Online Program

Bridging quality of services between old and young: Developing a broad-spectrum measure of age-related disparities using CAHPS surveys within a large and diverse Medicaid health plan, 2006-2012

Wednesday, November 6, 2013

S. Rae Starr, MPhil, MOrgBehav, HealthCare Outcomes & Analysis, L.A. Care Health Plan, Los Angeles, CA
Medicaid programs in urban and rural areas face a unique challenge: They serve bi-modal patient populations composed of very young patients and their mothers, and also of elderly disabled patients. This means that health plans and public agencies face the task of creating healthcare systems that include providers with the skillsets to cover pediatric patients, and other providers who cover gerontological needs.

(1) Design: CAHPS surveys allow for surveying adults, and separately surveying and parents of pediatric patients. Many health plans simultaneously field both surveys, so CAHPS is uniquely suited to compare the quality of services delivered to old and young. A difference index is calculated to show disparities or strengths in terms of breadth-of-capabilities. This index can be used to compare healthcare systems' performance across age demographics.

(2) Setting: The presentation uses CAHPS data from a large, diverse, urban Medicaid health plan from 2006 to 2012.

(3) Analysis: The index is a simple arithmetic difference between adult and child scores wherever the two surveys share a substantively comparable measure. Properties of the measure are reported using real world data.

(4) Uses: The presentation discussions potential extensions of the measure to provider groups, to determine which provider groups are best-suited for contracting to serve both age cohorts. Costs, limitations, pitfalls, and appropriate uses of the measure are discussed.

(5) Discussion: The briefing discusses potential benefits to patients, health plans, and providers, of using a bread-of-capabilities measure in selecting providers suited to patients at both ends of the life spectrum.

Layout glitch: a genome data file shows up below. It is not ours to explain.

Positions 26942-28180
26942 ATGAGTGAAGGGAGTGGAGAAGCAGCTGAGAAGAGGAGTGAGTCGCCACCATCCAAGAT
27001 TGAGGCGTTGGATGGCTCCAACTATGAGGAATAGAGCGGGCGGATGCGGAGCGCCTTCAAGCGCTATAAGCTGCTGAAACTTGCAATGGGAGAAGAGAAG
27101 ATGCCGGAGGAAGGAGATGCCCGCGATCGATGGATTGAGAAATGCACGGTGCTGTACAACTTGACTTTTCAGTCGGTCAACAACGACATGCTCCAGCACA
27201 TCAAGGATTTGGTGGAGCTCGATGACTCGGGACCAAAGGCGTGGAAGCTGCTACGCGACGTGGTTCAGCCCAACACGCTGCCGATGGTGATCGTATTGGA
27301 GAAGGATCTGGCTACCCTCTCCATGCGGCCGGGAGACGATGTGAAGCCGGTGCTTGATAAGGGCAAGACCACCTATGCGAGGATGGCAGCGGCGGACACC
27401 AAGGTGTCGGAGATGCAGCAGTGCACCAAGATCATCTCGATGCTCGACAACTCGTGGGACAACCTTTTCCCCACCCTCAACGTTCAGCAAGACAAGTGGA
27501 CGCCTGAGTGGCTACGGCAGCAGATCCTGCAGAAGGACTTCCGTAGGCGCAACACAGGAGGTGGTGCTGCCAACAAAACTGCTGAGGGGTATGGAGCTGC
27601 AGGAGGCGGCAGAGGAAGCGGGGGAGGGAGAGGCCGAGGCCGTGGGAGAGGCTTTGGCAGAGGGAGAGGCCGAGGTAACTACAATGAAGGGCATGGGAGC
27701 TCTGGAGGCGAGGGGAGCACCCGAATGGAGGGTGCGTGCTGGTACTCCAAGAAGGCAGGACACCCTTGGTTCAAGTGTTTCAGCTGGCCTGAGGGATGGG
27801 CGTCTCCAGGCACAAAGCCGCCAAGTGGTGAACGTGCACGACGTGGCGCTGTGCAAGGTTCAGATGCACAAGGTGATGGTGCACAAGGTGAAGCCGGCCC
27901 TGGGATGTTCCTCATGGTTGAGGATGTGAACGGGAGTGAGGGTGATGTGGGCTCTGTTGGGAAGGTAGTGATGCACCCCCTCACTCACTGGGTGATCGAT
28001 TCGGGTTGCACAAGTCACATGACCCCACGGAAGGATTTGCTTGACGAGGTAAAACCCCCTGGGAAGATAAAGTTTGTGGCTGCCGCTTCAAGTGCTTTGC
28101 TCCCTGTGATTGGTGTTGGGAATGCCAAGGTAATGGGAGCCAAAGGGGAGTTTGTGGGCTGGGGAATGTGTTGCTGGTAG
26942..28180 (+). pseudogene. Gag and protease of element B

Learning Areas:

Biostatistics, economics
Conduct evaluation related to programs, research, and other areas of practice
Diversity and culture
Implementation of health education strategies, interventions and programs
Planning of health education strategies, interventions, and programs
Program planning

Learning Objectives:
Explain the challenges in Medicaid services in contexts where patrons are mainly very young or older and disabled. Describe how that diverse membership impacts contracting of provider groups to cover gerontological and pediatric skillsets. Discuss why CAHPS surveys are uniquely suited for making comparisons for detecting disparities. Design a measurement strategy to calculate a disparities index or breadth-of-capabilities index, using CAHPS Adult and Child surveys. Discuss how to use the index to report how a healthcare system is serving both groups: older and younger patients. Analyze how that disparities index performs in the real world context of a large urban Medicaid health plan. Describe how to extend that measurement strategy to provider group surveys for aid in contracting decisions. Evaluate how such a disparities index can be used to help old and young patients end up with provider groups that have a good fit to those patients' needs. Explain the costs and work, and limitations and pitfalls entailed in using a disparities measure to improve services. Discuss potential uses of the index, and the benefits to patients, health plans, and providers.

Keyword(s): Aging, Member Surveys

Presenting author's disclosure statement:

Qualified on the content I am responsible for because: Served seven years as Senior Biostatistician at the largest U.S. public health plan, serving Medicaid and CHIP populations in an ethnically diverse urban county in the southwest United States. Managed CAHPS survey from 2006 to 2013 to obtain actionable information to guide design of interventions to improve the quality of services and care. Designed analytic plans for studying the needs of seniors and other special populations, to guide programs and projects.
Any relevant financial relationships? No

I agree to comply with the American Public Health Association Conflict of Interest and Commercial Support Guidelines, and to disclose to the participants any off-label or experimental uses of a commercial product or service discussed in my presentation.